Oct 1994 By this time, the Bushmanland area has shrunk from 12,000 square miles to 3,500 square miles and 2000 Ju'hoan people live there. To sustain a stable population as hunter gatherers, the San need 14.5 square miles per person. The Nyae Nyae development foundation established by John Marshall and Claire Ritchie is faltering. The San demanded the resignation of its director and external aid donors froze their donations at reports of grandiose projects and chaos in Bushmanland.
Dec 14, 1995 Namibia's National Society for Human Rights accused the government of ignoring the exploitation and destruction of the culture of 5000 San. They asserted that San perform slave labor, and in some cases are paid with food rather than money. Namibia's Minister of Health and Social Services rejected the charges. (Reuters World Service (RWS))
Jan 1997 San were arrested in Etosha National Game Park as they were protesting the refusal of the government to return their anscestral lands. They prevented tourists from entering the park. The 20,000 strong Hai//om effort to restore their lands have been ongoing since 1993. (ANS (Africa News Service), 6/19/1997)
May 1997 The powerful chief of a neighboring Bantu-speaking tribe in the West Caprivi claim that 4000 Kxoe San who live inside the Game Reserve there are still his vassals and the land they occupy his. The government seems to be supporting his claim. At the center of the dispute is a small tourist campsite built by the Kxoe on the Okavango River's Pop Falls. It was constructed with the help of Western donors and local development agencies and raises money for the Kxoe community. Mbukushu chief Erwin Mbambo condemned the camp because his permission for the venture was not sought. In May 1997, the government announced the camp would have to close because the prison ministry needed the land. The Prison Ministry's Fran Kapofi said the government considered the land in question to be under Mbambo's authority and that the Kxoe are his subordinates. The Kxoe claimed the government supported Mbambo because he was a former SWAPO member with close ties to the government leaders, and feel they are being punished because of they were on the opposite side of SWAPO during the independence struggle. The government has ignored the illegal encroachment of Mbukushu peaSants onto the Reserve over the past two years. (Christian Science Monitor, 11/27/1997; The Independent, 1/3/1998)
Jun 19, 1997 Charges were dropped against 62 Sai//om San who had protested at the Etosha National Game Park in January. (ANS)
Jul 1997 The government gave the Kxoe San six months to vacate their two community tourism camps. The Move is linked to the government's favoritism of the Mubukushu tribe over the San. The government claimed it had decided to deproclaim the district a conservation area. The Xu San community were migrating to Angola from their ancestral lands in West Caprivi after encroachment by the Mbukushu. The Xu are accused of stealing Mbukushu cattle. They are also employed by the Mbukushu for manual labor and were ill-treated and sometimes went unpaid for their labor. Poverty and lack of government and NGO support, in addition to encroachment on their lands, forced the Xu to leave their stronghold at Mushangara. Elders do not receive government pensions because most do not have birth certificates or other ID. A registration team from the Ministry of Home Affairs sent to register the Xu said they failed in their task because they ran out of forms. They have not returned. (ANS, 7/23/1997)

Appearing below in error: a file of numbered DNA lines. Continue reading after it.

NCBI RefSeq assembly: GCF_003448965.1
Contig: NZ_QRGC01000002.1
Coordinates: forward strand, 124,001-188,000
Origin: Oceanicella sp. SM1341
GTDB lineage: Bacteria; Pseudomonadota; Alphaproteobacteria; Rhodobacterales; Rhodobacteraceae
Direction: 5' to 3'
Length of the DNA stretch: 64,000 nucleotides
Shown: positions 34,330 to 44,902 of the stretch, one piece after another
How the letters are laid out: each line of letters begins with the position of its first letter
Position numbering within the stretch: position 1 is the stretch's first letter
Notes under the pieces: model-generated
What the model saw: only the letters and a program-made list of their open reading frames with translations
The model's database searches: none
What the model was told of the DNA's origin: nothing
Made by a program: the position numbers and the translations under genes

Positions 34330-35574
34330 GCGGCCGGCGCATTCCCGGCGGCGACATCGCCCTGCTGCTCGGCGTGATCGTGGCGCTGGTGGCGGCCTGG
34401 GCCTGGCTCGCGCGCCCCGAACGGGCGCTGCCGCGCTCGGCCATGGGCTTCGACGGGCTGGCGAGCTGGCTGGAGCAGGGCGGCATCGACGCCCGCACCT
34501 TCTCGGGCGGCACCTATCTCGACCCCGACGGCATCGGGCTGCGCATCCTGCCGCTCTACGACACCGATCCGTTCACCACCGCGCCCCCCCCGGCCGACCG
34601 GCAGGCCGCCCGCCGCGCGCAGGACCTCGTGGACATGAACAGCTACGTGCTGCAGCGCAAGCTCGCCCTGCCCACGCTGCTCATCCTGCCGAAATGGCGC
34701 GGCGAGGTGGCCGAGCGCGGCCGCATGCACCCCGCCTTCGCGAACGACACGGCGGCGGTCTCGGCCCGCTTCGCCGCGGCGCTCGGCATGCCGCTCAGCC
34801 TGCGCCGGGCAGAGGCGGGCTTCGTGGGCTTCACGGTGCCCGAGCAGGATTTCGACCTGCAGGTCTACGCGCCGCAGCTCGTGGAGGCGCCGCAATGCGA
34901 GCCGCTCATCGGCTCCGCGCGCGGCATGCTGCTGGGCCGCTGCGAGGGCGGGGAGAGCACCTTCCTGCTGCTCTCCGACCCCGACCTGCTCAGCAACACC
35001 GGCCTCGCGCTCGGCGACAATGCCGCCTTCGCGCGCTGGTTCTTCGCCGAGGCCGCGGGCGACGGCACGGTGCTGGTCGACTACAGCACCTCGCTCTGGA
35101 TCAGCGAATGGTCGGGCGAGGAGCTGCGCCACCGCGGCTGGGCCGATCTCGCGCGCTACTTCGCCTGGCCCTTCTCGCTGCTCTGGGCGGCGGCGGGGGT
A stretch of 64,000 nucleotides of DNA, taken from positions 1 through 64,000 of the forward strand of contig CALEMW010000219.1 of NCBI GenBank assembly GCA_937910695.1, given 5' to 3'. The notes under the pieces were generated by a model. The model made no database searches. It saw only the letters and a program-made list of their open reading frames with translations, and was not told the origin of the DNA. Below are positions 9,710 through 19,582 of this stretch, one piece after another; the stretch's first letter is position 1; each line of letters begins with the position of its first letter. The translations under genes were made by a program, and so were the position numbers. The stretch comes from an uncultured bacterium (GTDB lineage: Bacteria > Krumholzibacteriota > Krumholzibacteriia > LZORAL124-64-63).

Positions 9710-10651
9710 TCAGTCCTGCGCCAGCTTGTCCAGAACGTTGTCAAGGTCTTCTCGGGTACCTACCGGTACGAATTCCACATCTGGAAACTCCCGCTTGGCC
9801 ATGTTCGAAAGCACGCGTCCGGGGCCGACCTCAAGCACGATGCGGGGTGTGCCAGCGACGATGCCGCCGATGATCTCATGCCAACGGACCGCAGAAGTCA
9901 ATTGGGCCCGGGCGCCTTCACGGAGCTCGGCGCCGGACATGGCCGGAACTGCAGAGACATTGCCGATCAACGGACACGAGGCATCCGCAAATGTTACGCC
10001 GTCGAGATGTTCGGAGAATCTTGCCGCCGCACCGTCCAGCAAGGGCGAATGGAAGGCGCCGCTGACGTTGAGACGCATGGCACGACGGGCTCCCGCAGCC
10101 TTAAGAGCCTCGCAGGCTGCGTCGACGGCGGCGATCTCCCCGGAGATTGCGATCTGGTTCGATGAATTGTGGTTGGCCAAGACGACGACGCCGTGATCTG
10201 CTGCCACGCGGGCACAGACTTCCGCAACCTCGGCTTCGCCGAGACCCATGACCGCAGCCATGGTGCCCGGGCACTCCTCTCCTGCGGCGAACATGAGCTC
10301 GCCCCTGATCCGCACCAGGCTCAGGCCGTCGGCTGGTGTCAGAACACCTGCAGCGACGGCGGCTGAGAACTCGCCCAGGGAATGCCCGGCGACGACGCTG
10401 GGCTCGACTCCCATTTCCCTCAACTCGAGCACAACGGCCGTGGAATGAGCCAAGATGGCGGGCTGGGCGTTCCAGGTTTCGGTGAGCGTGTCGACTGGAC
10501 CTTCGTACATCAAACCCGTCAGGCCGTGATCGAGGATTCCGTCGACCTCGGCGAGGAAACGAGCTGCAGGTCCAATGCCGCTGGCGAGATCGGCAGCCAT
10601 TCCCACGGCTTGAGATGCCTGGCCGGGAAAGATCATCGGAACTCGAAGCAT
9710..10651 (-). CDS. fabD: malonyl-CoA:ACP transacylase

Aug 12, 1997 The National Society for Human Rights accused the government of discrimination against some ethnic groups, including Basters and various San groups. The organization highlighted the case of the Kxoe in West Caprivi who the government wants to evict from their community-based tourism sites in favor of the neighboring Mbukosho tribe because its traditional leadership supports SWAPO while the Kxoe does not (African News Service (ANS)).
Oct 1997 The Kxoe, backed by the Working Group of Indigenous Minorities in Southern Africa, a regional body, and the non-profit Legal Advice Center of Windhoek, took advantage of a new law on tribally held land to register Kipi Goerge as a chief in his own right. If his claim were granted, the government would have to grant the Kxoe title to their traditional lands. If the government refuses the grant, the Kxoe said they will sue. (Christian Science Monitor, 11/27/1997; The Independent, 1/3/1998)
Apr 6, 1998 The government completed a list of traditional chiefs to be recognized under the Traditional Authorities Act. The Ministry of Regional, Local Government and Housing did not say how many traditional leaders were recognized or turned down. (ANS)
Jul 7, 1998 Close to 240,000, including 20,000 San, are in heed of resettlement according to the Ministry of Lands, Resettlement, and Rehabilitation (ANS)
Sep 1998 The SWAPO Omaheke Regional Youth Forum has accused the government of favoritism and nepotism in distributing government lands. It said the Lands Ministry should give priority to the marginalized San, unemployed youth, women and other farmers who applied for resettlement in 1992 rather than to rich farmers. (ANS, 9/21/1998)
Nov 1998 A series of government security sweeps targeting secessionist rebels in the Caprivi Strip has resulted in the flight of hundreds of San to Botswana. Observers said more than 1000 San may have fled out of fear. Two human rights organizations are investigating allegations by the Kxoe that members of their community were killed during the sweeps, and that they were threatened and abused by the Namibian Defence Forces. More than 400 Caprivi secessionists have also fled to Botswana. The Kxoe were being housed in a military camp and at Dukwe Refugee Camp. The Kxoe were not working in collusion with the rebels The Kxoe have been at odds with the Namibian government over the past few years, particularly in relation to their land and chieftancy rights. They have not been granted traditional authority status, their chief has not been recognized, and their bid to create employment through a tourism conservation program ran afoul of the government. (ANS, 11/17/1998)
Apr 1999 Botswana has so far granted political asylum to 1116 of more than 2400 Namibians who fled in the wake of secessionist troubles in Caprivi. The Namibian government denied that they had persecuted the residents of Caprivi in their search for secessionists. Most who fled to Botswana, including the San, did so out of fear of being caught up in security sweeps in the region. Voluntary repatriation is promoted by the Botswana government, but so far only five Namibians have returned.(ANS, 4/7/1999)
May 19, 1999 President Nelson Mandela of South Africa handed over land title to a group of Namibian San who had once fought against the ANC in Angola. (ANS)
Jul 1999 The National Society for Human Rights said civil and political rights were deteriorating in Namibia. It cited ethnic discrimination and lack of tolerance for dissenting views. Government officials were accused of discriminating against the San who face poverty, illiteracy and disease. (ANS, 7/21/1999)